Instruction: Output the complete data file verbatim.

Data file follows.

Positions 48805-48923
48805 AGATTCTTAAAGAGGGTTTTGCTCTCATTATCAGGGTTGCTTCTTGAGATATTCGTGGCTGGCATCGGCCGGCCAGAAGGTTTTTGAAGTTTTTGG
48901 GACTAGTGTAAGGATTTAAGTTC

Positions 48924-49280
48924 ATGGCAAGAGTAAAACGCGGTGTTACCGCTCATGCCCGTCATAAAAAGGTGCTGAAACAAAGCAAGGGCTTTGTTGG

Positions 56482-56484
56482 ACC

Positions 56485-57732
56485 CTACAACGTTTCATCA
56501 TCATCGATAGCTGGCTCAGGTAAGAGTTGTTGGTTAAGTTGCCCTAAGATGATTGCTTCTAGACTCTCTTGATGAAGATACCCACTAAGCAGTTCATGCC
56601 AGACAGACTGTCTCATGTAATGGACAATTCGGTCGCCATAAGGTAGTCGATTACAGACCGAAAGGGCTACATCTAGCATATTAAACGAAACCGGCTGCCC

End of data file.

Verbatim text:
Positions 48805-48923
48805 AGATTCTTAAAGAGGGTTTTGCTCTCATTATCAGGGTTGCTTCTTGAGATATTCGTGGCTGGCATCGGCCGGCCAGAAGGTTTTTGAAGTTTTTGG
48901 GACTAGTGTAAGGATTTAAGTTC

Positions 48924-49280
48924 ATGGCAAGAGTAAAACGCGGTGTTACCGCTCATGCCCGTCATAAAAAGGTGCTGAAACAAAGCAAGGGCTTTGTTGG

Positions 56482-56484
56482 ACC

Positions 56485-57732
56485 CTACAACGTTTCATCA
56501 TCATCGATAGCTGGCTCAGGTAAGAGTTGTTGGTTAAGTTGCCCTAAGATGATTGCTTCTAGACTCTCTTGATGAAGATACCCACTAAGCAGTTCATGCC
56601 AGACAGACTGTCTCATGTAATGGACAATTCGGTCGCCATAAGGTAGTCGATTACAGACCGAAAGGGCTACATCTAGCATATTAAACGAAACCGGCTGCCC